Mega168 programming lockout

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Does anyone know of a way to get an AVR processor out of the condition where it refuses to respond to serial programming commands? This frequently happens when a programming process aborts for any reason. With DIL chips I can either throw the chip away and replace it, or I can sometimes revive it by plugging it into another circuit and programming it there. With surface mount it is either a case of major surgery to replace the chip, or a whole board needs to be trashed.

I have just had a Mega168 do this to me. First it programmed about 2/3 of the memory, then for the rest it returned the least-significant byte of the address instead of the verified data. I tried halving the clock speed but then it only programmed about 1/3. Then it initialised and (apparently) erased but would not program anything, and finally it would not initialise at all (I can't even get the $53 reply to the initial set-up).

I've tried slowing the clock right down, and/or upping the VCC from 3V to 5V (this has sometimes worked in the past), but no good. It looks like I've got a dead board, and I'm wondering how many more boards I will end up wrecking in the process of debugging the programming interface.

This particular chip has been programmed before using a tried and tested programmer, and had run the program successfully for weeks. Also, the new programming interface has worked successfully in breadboard form, programming a DIL version of the Mega168 many times, and it has also successfully programmed the chip which is now faulty at least once.

Does anyone have any experience of getting out of this problem?

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You mean you are reciving no response from the chip at all? If the AVR has suddenly decided to lock itself it should return either three constants for the three sugnature bytes, or random bytes (changes each time a read is requested).

If the chip is really completly locked up, then somthing's majorly screwy. Have you tried parallel programming?

- Dean :twisted:

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abcminiuser wrote:
You mean you are reciving no response from the chip at all? If the AVR has suddenly decided to lock itself it should return either three constants for the three sugnature bytes, or random bytes (changes each time a read is requested).

If the chip is really completly locked up, then somthing's majorly screwy. Have you tried parallel programming?


I don't have a parallel programmer, but in any case that would not be an option since this chip is already part of a production board. For this application, serial programming in-circuit is the only option.

The SPI port now does not even respond to the initial "start programming" command - AC 53 00 00 simply echoes back unchanged rather than the 53 being echoed in the third byte, no matter how many times I re-try the reset. It is as if the MOSI and MISO lines were joined together.

As I said, it seemed to die in stages, first programming part of the way, then reading sig bytes but not programming any memory, and finally dying altogether. I found a bug in the programming algorithm that meant after one page had failed to program all subsequent ones would not attempt to program at all, which at least explains why the first attempt gave up part way through (but it doesn't explain why the first page failed).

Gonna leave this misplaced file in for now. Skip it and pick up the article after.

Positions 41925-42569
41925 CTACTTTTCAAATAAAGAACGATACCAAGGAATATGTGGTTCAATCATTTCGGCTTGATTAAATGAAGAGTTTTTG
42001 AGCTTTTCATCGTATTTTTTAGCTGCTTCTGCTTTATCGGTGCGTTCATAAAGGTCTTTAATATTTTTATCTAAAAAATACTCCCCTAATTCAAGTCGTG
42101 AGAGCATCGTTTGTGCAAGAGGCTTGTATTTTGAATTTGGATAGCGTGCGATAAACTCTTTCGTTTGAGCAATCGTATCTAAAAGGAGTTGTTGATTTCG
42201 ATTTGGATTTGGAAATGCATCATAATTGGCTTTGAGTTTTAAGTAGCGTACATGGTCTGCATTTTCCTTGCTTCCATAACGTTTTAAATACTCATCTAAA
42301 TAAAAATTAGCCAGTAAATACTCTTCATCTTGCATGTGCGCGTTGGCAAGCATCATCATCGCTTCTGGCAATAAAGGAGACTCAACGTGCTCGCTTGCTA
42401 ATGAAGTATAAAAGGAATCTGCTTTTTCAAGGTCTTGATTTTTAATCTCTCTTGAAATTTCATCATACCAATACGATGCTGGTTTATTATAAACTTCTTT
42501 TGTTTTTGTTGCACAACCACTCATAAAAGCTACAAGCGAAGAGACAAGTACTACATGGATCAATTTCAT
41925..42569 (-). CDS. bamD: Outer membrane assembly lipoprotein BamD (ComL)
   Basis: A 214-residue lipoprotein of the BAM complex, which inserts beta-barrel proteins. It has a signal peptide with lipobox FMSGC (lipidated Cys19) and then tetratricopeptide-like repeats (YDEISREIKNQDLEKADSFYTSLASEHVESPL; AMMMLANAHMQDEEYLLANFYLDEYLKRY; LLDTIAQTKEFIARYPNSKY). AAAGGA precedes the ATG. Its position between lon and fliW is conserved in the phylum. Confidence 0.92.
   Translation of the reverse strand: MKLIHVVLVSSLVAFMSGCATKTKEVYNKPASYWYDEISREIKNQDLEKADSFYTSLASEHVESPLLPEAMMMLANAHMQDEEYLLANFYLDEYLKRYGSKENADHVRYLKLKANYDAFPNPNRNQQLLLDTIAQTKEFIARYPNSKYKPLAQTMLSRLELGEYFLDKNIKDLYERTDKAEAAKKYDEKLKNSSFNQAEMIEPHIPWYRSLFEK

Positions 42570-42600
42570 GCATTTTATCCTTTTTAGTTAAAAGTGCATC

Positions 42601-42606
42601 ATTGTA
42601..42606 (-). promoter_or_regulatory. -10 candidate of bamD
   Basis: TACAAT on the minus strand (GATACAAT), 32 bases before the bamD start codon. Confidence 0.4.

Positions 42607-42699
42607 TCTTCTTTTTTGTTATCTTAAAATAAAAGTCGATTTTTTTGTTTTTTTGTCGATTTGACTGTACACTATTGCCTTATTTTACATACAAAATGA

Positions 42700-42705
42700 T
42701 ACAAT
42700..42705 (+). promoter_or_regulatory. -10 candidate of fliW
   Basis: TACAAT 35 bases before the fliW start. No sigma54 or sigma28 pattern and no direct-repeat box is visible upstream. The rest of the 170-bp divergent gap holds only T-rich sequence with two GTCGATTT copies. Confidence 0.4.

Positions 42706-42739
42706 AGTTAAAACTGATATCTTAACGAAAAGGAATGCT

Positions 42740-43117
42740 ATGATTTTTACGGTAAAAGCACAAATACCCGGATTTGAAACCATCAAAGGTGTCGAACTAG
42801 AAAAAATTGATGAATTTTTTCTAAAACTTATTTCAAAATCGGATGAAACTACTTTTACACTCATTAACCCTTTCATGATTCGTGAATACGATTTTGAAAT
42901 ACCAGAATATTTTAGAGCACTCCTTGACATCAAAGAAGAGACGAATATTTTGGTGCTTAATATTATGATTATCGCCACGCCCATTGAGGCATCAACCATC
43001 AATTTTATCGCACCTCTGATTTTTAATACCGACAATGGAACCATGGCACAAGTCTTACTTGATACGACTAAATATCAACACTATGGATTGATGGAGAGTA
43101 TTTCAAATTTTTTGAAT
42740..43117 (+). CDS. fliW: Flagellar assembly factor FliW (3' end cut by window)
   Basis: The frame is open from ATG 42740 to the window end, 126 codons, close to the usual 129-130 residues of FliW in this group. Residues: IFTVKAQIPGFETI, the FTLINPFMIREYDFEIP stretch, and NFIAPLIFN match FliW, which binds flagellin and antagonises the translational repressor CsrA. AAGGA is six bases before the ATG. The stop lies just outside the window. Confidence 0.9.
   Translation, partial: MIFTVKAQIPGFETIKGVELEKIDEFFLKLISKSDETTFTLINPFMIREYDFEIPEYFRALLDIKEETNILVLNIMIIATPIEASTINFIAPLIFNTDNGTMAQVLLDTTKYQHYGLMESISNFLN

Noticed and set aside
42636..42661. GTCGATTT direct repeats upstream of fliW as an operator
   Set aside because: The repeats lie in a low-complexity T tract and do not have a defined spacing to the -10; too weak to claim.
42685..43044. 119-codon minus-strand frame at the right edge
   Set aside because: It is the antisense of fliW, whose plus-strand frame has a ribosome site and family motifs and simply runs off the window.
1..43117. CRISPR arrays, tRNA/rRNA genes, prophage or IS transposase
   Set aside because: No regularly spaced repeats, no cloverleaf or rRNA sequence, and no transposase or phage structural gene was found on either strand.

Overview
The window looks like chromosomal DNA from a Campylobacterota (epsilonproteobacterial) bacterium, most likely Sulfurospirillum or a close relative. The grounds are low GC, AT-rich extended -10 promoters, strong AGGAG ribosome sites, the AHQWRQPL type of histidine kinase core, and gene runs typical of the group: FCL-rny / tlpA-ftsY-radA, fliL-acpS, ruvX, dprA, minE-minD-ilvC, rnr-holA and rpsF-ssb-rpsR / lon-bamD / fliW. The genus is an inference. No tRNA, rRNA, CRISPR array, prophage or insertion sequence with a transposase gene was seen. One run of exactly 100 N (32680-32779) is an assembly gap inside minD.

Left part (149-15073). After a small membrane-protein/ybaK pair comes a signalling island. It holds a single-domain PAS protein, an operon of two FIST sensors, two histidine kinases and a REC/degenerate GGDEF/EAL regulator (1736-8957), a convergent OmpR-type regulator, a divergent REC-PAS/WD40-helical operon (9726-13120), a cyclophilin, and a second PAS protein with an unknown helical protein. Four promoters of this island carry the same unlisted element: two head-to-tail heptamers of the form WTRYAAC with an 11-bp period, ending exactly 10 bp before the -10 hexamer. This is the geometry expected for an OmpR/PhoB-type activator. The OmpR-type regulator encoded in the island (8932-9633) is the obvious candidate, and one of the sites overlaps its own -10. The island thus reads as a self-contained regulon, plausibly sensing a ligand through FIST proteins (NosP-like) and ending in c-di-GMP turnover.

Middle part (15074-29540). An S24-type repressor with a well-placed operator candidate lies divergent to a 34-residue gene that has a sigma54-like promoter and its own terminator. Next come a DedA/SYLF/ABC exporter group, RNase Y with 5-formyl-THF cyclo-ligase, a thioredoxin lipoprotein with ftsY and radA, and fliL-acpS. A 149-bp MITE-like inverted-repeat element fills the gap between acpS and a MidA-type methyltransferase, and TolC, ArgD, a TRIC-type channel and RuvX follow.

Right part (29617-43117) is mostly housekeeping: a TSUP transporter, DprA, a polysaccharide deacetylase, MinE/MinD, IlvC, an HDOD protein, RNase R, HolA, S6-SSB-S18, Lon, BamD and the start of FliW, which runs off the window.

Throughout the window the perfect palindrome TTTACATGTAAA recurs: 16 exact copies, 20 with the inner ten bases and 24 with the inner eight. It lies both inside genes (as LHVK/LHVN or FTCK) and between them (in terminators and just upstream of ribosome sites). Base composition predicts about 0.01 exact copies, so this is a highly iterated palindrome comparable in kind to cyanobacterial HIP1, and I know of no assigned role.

I also found a problem in the electronics which meant the SCK and MOSI lines might have received +5V pulses (via 100nF capacitors), which as the board was running at +3V could have blown the chip. Oddly, though, the same circuit had already programmed a DIL version of the chip several times without problems.

I think this particular chip is now completely dead. The board current doesn't even change when I apply a reset. However, even if this failure can be explained by my finger trouble, it seemed at first to be an example of something I've seen a lot when programming AVR chips on the bench: when programming fails for any reason (explained or otherwise), the chip frequently refuses to go back into programming mode to try again. It is as if the part-finished programming left some latched condition in the chip, and this does not seem to be cleared by raising the reset line, as I thought it should.

On the bench, I can generally get the chip to respond again by either making sure it is completely powered down (shorting VCC to ground to make sure no memory is preserved by charge left in capacitors), or by running the program startup and erase cycles with a very slow clock (typically 100 microseconds), or some combination of such messing about.

The programming and testing rig I am building is meant to be used by non-specialist people to test boards on a production line. It needs to program the chip and run a set of tests quickly without special handling. The people who will be operating it will not be able to try ad-hoc methods of getting a board to wake up. Any board which does not work first time will go into a box of failures for someone like me to sort out, so naturally I want to keep these to a minimum.

What I really need is some sequence of serial commands which can be absolutely relied on to get the chip into a known state ready to erase and program. If there are any funny states to deal with, my program needs to handle them - the people operating the unit will not have the knowledge or time to do this.